Meet the 2018 LankaCorps Fellows
Program Year: 2018
The LankaCorps Fellowship provides a unique opportunity for young leaders of Sri Lankan heritage to professionally engage in social, cultural, and economic development activities in Sri Lanka. The program aims to foster the involvement and understanding of young members of the expatriate Sri Lankan community who have limited in-depth experience with the country of their heritage. Each year, The Asia Foundation selects an outstanding group of LankaCorps Fellows to live and work for six months in Sri Lanka, granting them the unique chance to “explore their roots while giving back.”
Aisha Rupasingha (U.S.A.) recently graduated from Cornell University in Ithaca, New York with a bachelor’s degree in English. Aisha has a strong interest in storytelling and written and visual media, particularly for younger audiences. She has spent time working at The Walt Disney Company for Disney Junior and intends to return to the entertainment industry to pursue a career as a writer focused on diverse narratives. At Disney, she engaged in all aspects of the television production process—from script development to casting to production and post-production. Coupled with her passion for film and TV, Aisha has a keen interest in community-based work. She led job readiness training for newly arrived refugees in the US at her placement at a refugee resettlement agency in Washington, DC. Her hope is to pursue entertainment and refugee aid work concurrently in the future. Aisha is a student of Sinhala, Arabic, and French and comes from a Sinhala-Muslim background. She has previously visited family in Sri Lanka, but this will be her first time staying there long-term in a professional capacity.
Fredrick Martyn (Canada) is currently a medical student at the George Washington University School of Medicine and Health Sciences in Washington, DC. He has a bachelor’s degree in Biology from St. Bonaventure University in New York. Fredrick has performed research in juvenile epilepsy at the Hospital for Sick Children in Toronto, Canada, and in adolescent sexual health at Children’s National Medical Center in Washington, D.C. He is also a director for his medical school’s annual comedy show and writes and performs his own poetry. His career objectives include a focus on family and pediatric medicine, and he hopes to combine his medical interests with his creative pursuits.
Hafsa Razi (U.S.A.) recently graduated from the University of Chicago with a bachelor’s degree in Public Policy Studies, specializing in education policy. While in school, she served as editor-in-chief of the South Side Weekly, a community news organization dedicated to providing in-depth coverage of Chicago’s South Side. She has also reported on education and criminal justice at other nonprofit news outlets. She hopes to continue a career in journalism that is rooted in local communities and that promotes justice and equal access in all areas of public life, such as schools, housing, food, and healthcare.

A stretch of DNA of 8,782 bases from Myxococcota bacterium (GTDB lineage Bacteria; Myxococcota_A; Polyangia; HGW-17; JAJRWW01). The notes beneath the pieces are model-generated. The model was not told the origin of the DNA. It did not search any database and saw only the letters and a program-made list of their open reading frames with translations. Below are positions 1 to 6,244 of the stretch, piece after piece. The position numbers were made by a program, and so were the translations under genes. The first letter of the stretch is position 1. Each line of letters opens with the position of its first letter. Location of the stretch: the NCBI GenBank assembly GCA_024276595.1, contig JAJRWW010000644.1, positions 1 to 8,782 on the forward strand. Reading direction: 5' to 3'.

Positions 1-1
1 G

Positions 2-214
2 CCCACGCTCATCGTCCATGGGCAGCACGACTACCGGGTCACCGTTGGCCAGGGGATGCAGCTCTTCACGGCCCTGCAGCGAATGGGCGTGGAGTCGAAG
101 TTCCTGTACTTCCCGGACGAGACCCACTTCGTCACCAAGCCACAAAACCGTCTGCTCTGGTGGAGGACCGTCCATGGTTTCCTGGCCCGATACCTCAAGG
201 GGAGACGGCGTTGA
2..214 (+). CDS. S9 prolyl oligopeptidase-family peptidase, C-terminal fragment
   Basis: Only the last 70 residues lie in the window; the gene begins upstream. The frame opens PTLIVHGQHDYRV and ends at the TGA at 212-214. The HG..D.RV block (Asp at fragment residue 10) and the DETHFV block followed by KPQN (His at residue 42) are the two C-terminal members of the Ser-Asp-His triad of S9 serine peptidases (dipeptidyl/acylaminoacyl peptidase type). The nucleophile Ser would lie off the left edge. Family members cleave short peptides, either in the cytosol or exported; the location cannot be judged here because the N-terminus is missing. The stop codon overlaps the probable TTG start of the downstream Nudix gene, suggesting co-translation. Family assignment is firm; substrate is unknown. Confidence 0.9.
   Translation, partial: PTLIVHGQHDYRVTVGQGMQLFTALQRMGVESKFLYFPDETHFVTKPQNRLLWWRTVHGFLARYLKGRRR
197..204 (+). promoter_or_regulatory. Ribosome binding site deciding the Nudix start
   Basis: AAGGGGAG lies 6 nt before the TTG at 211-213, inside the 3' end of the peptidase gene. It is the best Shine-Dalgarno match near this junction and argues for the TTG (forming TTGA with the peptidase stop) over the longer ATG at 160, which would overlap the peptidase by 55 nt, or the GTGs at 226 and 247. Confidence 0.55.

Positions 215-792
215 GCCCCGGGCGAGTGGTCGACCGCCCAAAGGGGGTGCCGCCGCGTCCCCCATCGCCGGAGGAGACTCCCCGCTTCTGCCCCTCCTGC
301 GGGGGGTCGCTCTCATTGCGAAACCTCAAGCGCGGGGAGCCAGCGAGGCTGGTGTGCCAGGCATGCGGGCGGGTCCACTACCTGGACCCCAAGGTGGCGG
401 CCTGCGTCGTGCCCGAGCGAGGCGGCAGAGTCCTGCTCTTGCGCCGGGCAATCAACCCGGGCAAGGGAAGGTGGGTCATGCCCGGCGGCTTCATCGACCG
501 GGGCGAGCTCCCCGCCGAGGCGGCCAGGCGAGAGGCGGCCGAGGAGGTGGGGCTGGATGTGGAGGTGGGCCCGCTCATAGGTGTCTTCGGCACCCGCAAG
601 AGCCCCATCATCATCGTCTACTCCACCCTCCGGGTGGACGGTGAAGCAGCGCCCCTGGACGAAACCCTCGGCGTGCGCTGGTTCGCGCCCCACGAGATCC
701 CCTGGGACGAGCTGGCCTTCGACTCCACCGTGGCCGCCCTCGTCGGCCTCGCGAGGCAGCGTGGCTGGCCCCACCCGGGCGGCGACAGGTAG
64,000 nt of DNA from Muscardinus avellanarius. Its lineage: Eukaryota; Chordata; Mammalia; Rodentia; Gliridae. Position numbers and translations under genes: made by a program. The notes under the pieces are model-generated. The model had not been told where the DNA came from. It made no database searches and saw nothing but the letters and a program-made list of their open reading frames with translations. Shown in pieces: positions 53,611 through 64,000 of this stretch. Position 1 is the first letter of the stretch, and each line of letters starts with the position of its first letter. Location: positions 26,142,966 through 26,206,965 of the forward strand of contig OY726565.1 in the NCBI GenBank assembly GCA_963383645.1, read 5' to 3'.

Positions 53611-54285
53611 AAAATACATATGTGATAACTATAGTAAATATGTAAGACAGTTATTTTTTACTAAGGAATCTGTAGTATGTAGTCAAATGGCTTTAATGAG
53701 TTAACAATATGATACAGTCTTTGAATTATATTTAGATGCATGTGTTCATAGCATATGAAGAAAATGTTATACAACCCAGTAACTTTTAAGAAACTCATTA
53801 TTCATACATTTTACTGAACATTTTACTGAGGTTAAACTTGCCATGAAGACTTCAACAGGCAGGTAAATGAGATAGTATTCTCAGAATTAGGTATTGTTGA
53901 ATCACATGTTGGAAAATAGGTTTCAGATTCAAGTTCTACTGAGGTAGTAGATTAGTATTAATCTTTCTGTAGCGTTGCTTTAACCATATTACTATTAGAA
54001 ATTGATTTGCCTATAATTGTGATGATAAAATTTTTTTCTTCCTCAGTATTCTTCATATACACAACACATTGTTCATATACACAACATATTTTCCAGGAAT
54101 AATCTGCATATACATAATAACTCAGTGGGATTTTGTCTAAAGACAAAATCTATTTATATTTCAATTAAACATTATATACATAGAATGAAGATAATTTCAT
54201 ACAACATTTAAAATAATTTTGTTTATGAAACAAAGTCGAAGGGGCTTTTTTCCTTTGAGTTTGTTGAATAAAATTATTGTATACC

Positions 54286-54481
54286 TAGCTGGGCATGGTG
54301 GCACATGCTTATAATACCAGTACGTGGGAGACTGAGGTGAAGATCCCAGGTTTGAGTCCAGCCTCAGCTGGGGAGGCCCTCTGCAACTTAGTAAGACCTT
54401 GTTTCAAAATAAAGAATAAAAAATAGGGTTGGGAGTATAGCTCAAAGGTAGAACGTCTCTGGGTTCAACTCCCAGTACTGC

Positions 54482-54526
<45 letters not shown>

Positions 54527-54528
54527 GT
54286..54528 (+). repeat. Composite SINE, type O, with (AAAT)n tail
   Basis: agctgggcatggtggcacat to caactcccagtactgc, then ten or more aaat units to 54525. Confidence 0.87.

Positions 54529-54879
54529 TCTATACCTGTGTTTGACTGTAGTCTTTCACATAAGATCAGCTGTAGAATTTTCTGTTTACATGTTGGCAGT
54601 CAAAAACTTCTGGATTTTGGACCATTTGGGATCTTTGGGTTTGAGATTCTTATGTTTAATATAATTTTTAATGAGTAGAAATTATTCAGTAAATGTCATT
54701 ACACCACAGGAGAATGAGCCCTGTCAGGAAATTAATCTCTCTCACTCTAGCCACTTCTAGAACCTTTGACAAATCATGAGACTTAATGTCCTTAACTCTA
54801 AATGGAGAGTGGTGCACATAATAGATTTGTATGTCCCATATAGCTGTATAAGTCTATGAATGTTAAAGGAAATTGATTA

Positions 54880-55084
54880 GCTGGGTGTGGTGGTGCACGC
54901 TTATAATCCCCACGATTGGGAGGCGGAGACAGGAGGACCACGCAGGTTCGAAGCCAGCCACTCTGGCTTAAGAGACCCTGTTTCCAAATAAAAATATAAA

Maya McCoy (U.S.A.) has a bachelor’s degree in Computer Science with a minor in Art and pre-medical concentration from Georgetown University in Washington, D.C. She has experience as a Regional Manager for the TEALS (Technology, Education, and Literacy in Schools) program, partnering industry professionals with local schools to build and grow computer science programs. Prior to joining TEALS, she worked toward her passion of achieving gender equity in computer science as a Teaching Assistant, then Lead Instructor for the Girls Who Code summer immersion program. She is a painter and writer, with a focus on oil painting and creative nonfiction. Her career objective is to work to promote access to quality healthcare, focusing on women’s health education and practice.
Natasha Karunaratne (U.S.A.) has a bachelor’s degree in Education Studies and Peace and Justice Studies from Tufts University in Boston, Massachusetts. Within these two fields, she has a special interest in using education as a means of creating social change. She is interested in studying critical pedagogies and race theory with a particular focus on how such curricula can impact societies that have experienced ethnic, genocidal, and colonial violence. She has work experience at Reimaging Migration, Tufts University Women’s Centre working on migration and peace and reconciliation and at Afterworks on art based multicultural programs. She is a Writing Fellow in the Tufts Academic Resource Center. She looks forward to developing critical curricula and continuing to work with students in post-conflict contexts.
Vasana Ranasinghe (U.S.A.) recently completed a master’s degree in Public Health with an Epidemiology concentration from Rutgers University in New Brunswick, New Jersey. While completing her master’s, she worked full-time as a Healthcare Compliance Specialist at Syneos Health and completed a Healthcare Compliance Certification from Seton Hall School of Law in Newark, New Jersey. She has conducted studies on childhood mental health, health expenditure, diabetes and asthma through the analysis of U.S. national survey datasets. As an undergraduate student at Rutgers University, she developed a youth HIV/AIDS outreach program in partnership with the Robert Wood Johnson AIDS Program (RWJAP) and served as a Supplemental Instructor of Epidemiology with the Office for Diversity and Academic Success in the Sciences (ODASIS). She travelled to Peru as a Global Health Volunteer with the Foundation of International Medical Relief of Children (FIMRC), and supported development efforts in Phrao, Thailand as Vice President of the Warm Heart chapter at Rutgers. She enjoys cooking and volunteers regularly at soup kitchens and community cafes. She is passionate about meditation and aspires to a career in promoting peace and well-being.
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